Thailand: More Bangkok for your Buck

Street markets in the Chinatown district of Bangkok, Thailand. Photo / Martin Sykes
Street markets in the Chinatown district of Bangkok, Thailand. Photo / Martin Sykes

Getting more Bangkok for your buck is fraught with pitfalls for rookie westerners.

Forget the cliches, the friendly people of Thailand are not desperately starving for your money and have their limits on how far they'll be pushed.

Haggle too hard on a much desired item and you'll get turned away, perhaps forcing you to crawl back with your tail between your legs; only to discover the price has gone up.

Push too soft on a common item however, and you'll get taken for a ride.

While losing the odd dollar here and there might not bother you, if you're a stingy backpacker looking to string your money out as long as possible, then every dollar counts.

So here are the top tips to getting a steal in Bangkok without offending the locals, or ending up in jail.

1. Early bird catches the worm.

Not only will stock be most plentiful at the start of the day, but traders generally like to make a "first sale" for the day as early as possible. The reason being, they consider an early sale a lucky omen for the rest of the day's trading.

This means traders will be much more willing to bend to your will in the morning. Later in the day - if their lucky omen has paid dividends - prices won't be so flexible.

2. The hidden door bookshelf.

Always ask if they have "other stock", a special store room, or special wholesale warehouse somewhere other than the stand.

Like a hidden door bookshelf, the entrance to the "other shop" is usually carefully camouflaged behind stock, but can also be located out the back, around the corner or upstairs.

Often traders have the good copies hidden from sight so they won't have it confiscated by authorities during raids. If they don't have a hidden store, they'll most definitely have a friend round the corner that they can bargain with on your behalf.

3. Supersize it.

A word of warning: clothing in Bangkok is about two sizes smaller than it is in Australia. I found this out the hard way after bulk buying a year's worth of fake designer underpants without testing out a pair first. A big waste of Baht. Oh, make sure you wash them first too. Itchiness is not a good look after a tour to Thailand.

4. Recovery time is discount prime time.

Fortunately, the protests between the Bangkok red-shirts and the government have now subsided and the country is keen to get the tourist stream flowing again.

This means there are some massive bargains in the country right now - and not just in the markets.

Stays in exclusive luxury hotels such as the Pullman Bangkok King Power and Vie Hotel by MGallery cost from $85 per night at the moment. Both hotels are also currently running a 'cash back' deal where they'll give you $17 to spend in the hotel each day - which goes a long way in Thailand.

Even better, Vie Hotel is throwing in a third night's accommodation for free (If you do the maths, that means it costs $40 net per night). Both hotels are located in the heart of Bangkok and both run several dining venues and a day spa which are simply to die for; not to mention currently heavily discounted. Live like a king on the income of a pleb.

5. Cash is king.

Have plenty of cash on hand, as cash reigns supreme in the markets in particular. Traders will often add on a few per cent for credit card purchases. But while cash is king, make sure you don't have it all in the one place.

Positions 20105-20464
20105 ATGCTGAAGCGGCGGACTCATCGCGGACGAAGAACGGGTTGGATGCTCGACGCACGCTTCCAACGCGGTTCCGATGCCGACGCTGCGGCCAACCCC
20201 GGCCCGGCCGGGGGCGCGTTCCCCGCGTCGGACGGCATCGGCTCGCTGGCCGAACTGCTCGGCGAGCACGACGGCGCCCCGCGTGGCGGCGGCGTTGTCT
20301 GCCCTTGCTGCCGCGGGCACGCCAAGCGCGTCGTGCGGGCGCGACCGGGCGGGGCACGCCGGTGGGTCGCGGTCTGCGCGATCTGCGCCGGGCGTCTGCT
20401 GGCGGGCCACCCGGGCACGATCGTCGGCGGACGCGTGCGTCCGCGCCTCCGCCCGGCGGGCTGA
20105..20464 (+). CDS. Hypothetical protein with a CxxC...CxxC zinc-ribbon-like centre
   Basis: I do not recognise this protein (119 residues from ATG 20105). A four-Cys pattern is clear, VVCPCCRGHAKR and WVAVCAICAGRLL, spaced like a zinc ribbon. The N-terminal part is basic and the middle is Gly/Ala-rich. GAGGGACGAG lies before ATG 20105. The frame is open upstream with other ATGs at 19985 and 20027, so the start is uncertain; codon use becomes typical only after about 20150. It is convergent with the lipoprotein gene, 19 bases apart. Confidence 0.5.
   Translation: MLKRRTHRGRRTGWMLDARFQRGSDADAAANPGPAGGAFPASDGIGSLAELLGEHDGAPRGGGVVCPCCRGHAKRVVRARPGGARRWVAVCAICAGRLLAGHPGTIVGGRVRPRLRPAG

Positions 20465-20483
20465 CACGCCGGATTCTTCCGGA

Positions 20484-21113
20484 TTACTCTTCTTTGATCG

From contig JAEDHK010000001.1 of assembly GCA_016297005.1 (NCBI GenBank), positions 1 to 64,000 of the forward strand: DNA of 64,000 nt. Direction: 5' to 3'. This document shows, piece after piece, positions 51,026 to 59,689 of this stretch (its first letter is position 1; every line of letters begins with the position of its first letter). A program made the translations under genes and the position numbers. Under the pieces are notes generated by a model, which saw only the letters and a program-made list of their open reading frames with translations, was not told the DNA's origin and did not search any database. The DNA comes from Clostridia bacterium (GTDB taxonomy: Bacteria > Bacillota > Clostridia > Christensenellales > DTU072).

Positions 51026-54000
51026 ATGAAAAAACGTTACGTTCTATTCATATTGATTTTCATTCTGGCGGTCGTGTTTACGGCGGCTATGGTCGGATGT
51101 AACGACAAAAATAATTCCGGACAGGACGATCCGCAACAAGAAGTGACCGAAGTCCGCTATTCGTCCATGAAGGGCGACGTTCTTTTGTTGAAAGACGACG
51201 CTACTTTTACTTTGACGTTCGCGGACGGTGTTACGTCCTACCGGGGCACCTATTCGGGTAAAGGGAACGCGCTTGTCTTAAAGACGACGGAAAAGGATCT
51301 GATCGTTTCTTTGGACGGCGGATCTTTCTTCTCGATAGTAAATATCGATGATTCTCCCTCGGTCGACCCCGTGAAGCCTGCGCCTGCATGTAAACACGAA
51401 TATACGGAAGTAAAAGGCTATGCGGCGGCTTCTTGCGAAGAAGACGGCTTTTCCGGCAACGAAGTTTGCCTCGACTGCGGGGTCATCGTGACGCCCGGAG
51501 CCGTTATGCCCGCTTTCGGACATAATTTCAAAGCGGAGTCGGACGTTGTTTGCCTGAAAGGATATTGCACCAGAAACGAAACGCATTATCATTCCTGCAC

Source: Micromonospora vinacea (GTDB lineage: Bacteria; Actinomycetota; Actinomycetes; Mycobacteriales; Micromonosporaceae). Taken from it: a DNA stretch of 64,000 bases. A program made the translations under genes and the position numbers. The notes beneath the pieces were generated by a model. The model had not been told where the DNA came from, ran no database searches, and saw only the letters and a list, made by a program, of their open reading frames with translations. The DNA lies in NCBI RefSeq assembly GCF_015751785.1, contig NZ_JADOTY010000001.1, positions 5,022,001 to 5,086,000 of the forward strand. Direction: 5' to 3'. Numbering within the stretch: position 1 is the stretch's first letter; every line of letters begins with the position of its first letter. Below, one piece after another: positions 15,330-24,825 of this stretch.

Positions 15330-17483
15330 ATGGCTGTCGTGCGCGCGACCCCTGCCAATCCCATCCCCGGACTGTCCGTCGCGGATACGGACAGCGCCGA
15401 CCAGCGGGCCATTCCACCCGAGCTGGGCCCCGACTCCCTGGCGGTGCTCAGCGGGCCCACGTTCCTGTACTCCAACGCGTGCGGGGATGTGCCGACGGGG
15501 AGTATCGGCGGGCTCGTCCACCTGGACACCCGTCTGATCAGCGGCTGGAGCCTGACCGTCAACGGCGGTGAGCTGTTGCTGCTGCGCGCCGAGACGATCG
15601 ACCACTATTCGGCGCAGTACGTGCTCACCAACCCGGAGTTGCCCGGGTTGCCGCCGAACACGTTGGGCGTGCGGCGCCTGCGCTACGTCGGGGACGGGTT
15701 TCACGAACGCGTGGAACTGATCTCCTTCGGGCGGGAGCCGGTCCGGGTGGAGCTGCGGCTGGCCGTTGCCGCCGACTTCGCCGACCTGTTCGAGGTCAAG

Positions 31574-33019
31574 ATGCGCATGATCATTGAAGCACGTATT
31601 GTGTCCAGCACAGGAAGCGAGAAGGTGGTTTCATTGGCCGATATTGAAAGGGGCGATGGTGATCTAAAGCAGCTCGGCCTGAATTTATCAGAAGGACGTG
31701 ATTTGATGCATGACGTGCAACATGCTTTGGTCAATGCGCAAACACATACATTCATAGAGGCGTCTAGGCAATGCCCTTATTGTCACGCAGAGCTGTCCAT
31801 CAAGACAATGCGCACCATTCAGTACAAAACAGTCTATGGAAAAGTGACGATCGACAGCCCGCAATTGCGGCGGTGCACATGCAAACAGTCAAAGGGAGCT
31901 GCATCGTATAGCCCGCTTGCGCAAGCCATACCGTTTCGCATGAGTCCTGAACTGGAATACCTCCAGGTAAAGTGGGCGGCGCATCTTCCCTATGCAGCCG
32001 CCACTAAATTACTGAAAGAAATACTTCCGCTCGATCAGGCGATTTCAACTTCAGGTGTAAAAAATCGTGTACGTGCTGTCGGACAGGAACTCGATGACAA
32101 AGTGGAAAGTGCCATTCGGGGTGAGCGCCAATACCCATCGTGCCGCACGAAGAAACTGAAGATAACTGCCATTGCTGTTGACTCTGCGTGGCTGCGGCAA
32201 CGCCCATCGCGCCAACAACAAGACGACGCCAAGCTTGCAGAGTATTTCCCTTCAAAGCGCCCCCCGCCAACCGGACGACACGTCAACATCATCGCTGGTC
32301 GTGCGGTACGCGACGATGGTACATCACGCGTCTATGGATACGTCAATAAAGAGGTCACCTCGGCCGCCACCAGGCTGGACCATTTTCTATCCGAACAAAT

If a tradesman sees a big, fat wad, word will spread through the invisible bush telegraph and there will be no more bargains for you. The less money you appear to have, the less you'll have to pay. It is also much safer this way.

6. Smile, be pleasant.

Being a westerner accustomed to fixed prices, your patience for haggling will wear thin a lot quicker than the locals. But hold strong, stamina is your friend.

Stay polite, smile, and have a joke. Be pleasant but firm in what your bottom line is. Rudeness and frustration will only result in higher prices.

Also avoid insulting shopkeepers by referring to their stock as "fakes". To borrow the words of one trader-cum-spindoctor when I had to be corrected: "No! Not fake. Genuine!... Genuine copies!"

7. Don't get sucked in by distracting conversation.

Taking foreigners' money for a living, market traders can pinpoint a sucker a mile off. Allow me to be a case in point. Walking through the Chatuchak markets one night, a friendly local shouted out "hey banana bender". I couldn't believe it. Not only did he pinpoint my country, but he knew the slang term for my home state.

Eager to find out what had given me away as a (bogan) Queenslander, I engaged in conversation with the man. Before I knew it, his friendly nature compelled me to oblige him with the purchase of an overpriced Rubik's Cube that now torments me daily on my desk.

8. Avoid audiences.

Haggling in earshot of other tourists is a big no-no. Traders will generally not reduce their prices too low if there is someone else nearby for fear that it will set a benchmark price. If someone is in the store, wait until they leave, or do it where they can't hear you.

9. Be prepared to walk away.

Finally, unless what you're bidding for looks extremely rare, be prepared to walk away. More often than not the locals will watch you walk off into the sunset.

However there are those glorious occasions where they will yell back out at you midway through your fourth or fifth stride. So if you are not happy with the price, simply give a polite thank you, and walk away. In Bangkok, the chances are you'll find the same thing just around the corner anyway.

IF YOU GO:

Visit www.accorhotels.com for the latest and best accommodation deals.

The writer was a guest of Accor Hotels

- AAP

© Copyright 2014, APN New Zealand Limited

Assembled by: (static) on red akl_n6 at 19 Apr 2014 19:54:30 Processing Time: 744ms